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Reasons for Hope: Earth Day 2018

April 18, 2018

CREDIT: Alistair Dent, Unsplash (Public Domain)

"You can rest in despair or you can ask: 'How can we harness our ingenuity and creativity and ability to cooperate in recognizing that we need to live more sustainably?' We need to be as creative about sustainability as we have been about exploitation."
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Brent Jenks, from "Hope for Asian Fisheries" podcast (see below)

In that spirit here's a selection of Carnegie Council resources from the past year, in honor of Earth Day, April 22, 2018.

Also, check out the Council's C2G2 project, which seeks a society-wide discussion to create effective governance for geoengineering.


SUCCESS STORIES

Hope for Asian Fisheries, with Brett Jenks
Brett Jenks, Rare
With rich and varied coral reefs, Indonesia and the Philippines are critically important for marine biodiversity, says Brett Jenks. Overfishing could result in millions losing their livelihoods and leads to degradation of coastal habitats, making them less resilient to climate change. But there is hope. In marine reserves started as pilot projects, fish populations are increasing by as much as 390 percent. (Asia Dialogues program, podcast with transcript, March 2018)

Environmental Success Stories: Solving Major Ecological Problems & Confronting Climate Change by Frank M. Dunnivant
Steven Vanderheiden, University of Colorado at Boulder
Global environmental challenges such as climate change are sometimes viewed as so daunting and complex that we can only aim to mitigate rather than solve the problems they cause. In this book, Frank M. Dunnivant responds with a series of "success stories" designed to instruct on the role of environmental science in policymaking. (Book review, Ethics & International Affairs journal, Spring 2018 issue)


CHANGING THE FRAME

Climate Change Might Give Your Grandfather a Heart Attack: Changing Public Perception to Drive Action
Mikaela Bradbury, ARJUNA.AG; Yale School of Forestry & Environmental Studies
"Climate change" is often framed as something that will occur in a distant time and place. But, as Mikaela Bradbury writes, it is already affecting our health, particularly among the elderly, and our choices as consumers. Are there more productive ways to discuss this issue? (Carnegie Ethics Online article, December 2017)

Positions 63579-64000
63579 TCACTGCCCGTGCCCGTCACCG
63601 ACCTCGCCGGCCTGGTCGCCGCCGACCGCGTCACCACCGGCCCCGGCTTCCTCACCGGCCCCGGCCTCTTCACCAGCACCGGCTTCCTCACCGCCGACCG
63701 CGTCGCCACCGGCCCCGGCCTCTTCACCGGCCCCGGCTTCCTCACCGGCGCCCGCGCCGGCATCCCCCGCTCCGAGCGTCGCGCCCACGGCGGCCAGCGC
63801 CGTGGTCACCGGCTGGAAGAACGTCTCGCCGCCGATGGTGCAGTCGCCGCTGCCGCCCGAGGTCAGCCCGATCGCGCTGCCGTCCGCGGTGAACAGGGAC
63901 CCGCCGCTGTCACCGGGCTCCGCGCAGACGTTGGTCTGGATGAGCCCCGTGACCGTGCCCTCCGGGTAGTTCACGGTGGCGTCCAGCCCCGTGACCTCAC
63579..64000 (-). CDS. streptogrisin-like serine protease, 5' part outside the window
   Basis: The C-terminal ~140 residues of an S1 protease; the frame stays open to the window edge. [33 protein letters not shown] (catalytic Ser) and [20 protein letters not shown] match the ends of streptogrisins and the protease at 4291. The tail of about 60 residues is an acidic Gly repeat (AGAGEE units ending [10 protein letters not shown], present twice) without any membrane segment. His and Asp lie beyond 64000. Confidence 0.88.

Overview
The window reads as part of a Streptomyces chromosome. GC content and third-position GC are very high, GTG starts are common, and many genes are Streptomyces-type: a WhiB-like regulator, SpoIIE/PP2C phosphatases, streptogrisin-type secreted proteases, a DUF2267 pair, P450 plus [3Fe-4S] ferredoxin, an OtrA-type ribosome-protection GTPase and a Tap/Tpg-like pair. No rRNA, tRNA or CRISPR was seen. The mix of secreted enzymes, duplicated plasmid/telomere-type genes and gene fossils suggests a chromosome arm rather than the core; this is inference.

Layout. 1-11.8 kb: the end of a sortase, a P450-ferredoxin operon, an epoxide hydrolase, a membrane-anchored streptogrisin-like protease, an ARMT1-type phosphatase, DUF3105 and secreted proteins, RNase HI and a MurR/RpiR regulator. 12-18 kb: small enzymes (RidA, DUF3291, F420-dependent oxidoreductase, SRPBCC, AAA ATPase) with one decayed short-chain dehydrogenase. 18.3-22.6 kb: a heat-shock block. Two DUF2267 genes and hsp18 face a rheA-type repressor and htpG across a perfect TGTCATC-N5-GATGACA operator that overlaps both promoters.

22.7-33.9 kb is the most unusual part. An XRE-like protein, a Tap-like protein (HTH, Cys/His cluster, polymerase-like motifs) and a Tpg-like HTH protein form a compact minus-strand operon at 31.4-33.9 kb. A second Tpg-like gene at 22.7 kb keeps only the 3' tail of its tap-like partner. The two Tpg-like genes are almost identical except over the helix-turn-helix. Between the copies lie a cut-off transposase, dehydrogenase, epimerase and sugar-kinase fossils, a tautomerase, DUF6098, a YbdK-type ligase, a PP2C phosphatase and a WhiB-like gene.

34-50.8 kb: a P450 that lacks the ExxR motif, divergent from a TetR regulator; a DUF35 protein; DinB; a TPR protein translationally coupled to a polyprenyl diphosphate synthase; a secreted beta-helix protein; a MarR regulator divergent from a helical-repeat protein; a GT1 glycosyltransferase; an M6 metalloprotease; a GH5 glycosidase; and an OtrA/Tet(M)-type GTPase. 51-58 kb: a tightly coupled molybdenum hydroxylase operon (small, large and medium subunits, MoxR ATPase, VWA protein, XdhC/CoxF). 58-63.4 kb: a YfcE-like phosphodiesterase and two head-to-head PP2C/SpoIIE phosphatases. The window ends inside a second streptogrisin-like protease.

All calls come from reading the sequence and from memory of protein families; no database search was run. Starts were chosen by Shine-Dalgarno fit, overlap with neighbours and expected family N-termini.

MAKING A DIFFERENCE

Miranda Massie on the Impacts of Climate Change and New York's Climate Museum
Miranda Massie, the Climate Museum
Hurricane Sandy was the catalyst that impelled Miranda Massie to quit her job as a civil rights lawyer and found the Climate Museum. "I think that climate change is THE equality and THE civil rights issue of the 21st century," she says. Why open this museum in New York and what does it hope to accomplish? Find out more in this interview that covers not only the multi-faceted impacts of climate change, but also what we can do about it. (Ethics Matter interview series, video, audio, transcript, October 2017)


HEALTHY EATING, SUSTAINABLE LIVING

From the White House to the World: Food, Health, and Climate Change, with Chef Sam Kass
Sam Kass, TROVE; Acre Venture Partners
Entrepreneur Sam Kass talks about his experiences as chef and senior policy nutrition advisor in the White House, including titbits about the Obamas, initiatives to improve schoolchildren's health, and the lunch he served to world leaders made up of food waste. (Pass the "landfill salad"!) He also discusses the links between climate change and food, healthy eating, and hunger in the U.S. and abroad. (Ethics Matter interview series, video, audio, transcript, September 2017)


ECONOMIC SOLUTIONS FOR A SUSTAINABLE FUTURE

Free-Enterprise Solutions to Climate Change, with Bob Inglis
Bob Inglis, Energy and Enterprise Initiative/republicEn.org, George Mason University; Former U.S. Congressman (R-SC)
Republican politician Bob Inglis used to think that climate change was nonsense; but his son—and science—changed his mind. Today he advocates letting market forces do their work. "The thing to do is to make it apparent in the marketplace what the costs of energy are, and eliminate all the subsidies, and have a level playing field and a strong competition. If you do that, we can fix climate change. That is what needs to be done." (Ethics Matter interview series, video, audio, transcript, September 2017)

The Earth Institute's Steven Cohen Offers Hope for a Sustainable Future
Steven Cohen, Earth Institute
"I still believe that we're heading toward a renewable resource-based economy. I think that it's inevitable," declares Steven Cohen, executive director of Columbia University's Earth Institute. How will we get there? A combination of market forces as renewables become cheaper, better technology, and the sharing economy. (Ethics Matter interview series, video, audio, transcript, June 2017)

Shalini Kantayya: The Intersection of Ethics, the Environment, & Economics
Shalini Kantayya, Filmmaker; 7th Empire Media
"I saw a glimmer of the kind of transformation that could happen in cities across the country, which is rebooting and retooling working Americans for jobs in the industries of the future. I could really see that renewable energy has the capacity to transform the lives of people all around the world," says documentary filmmaker Shalini Kantayya, whose films include Catching the Sun.  (Ethics Matter interview series, video, audio, transcript, January 2017)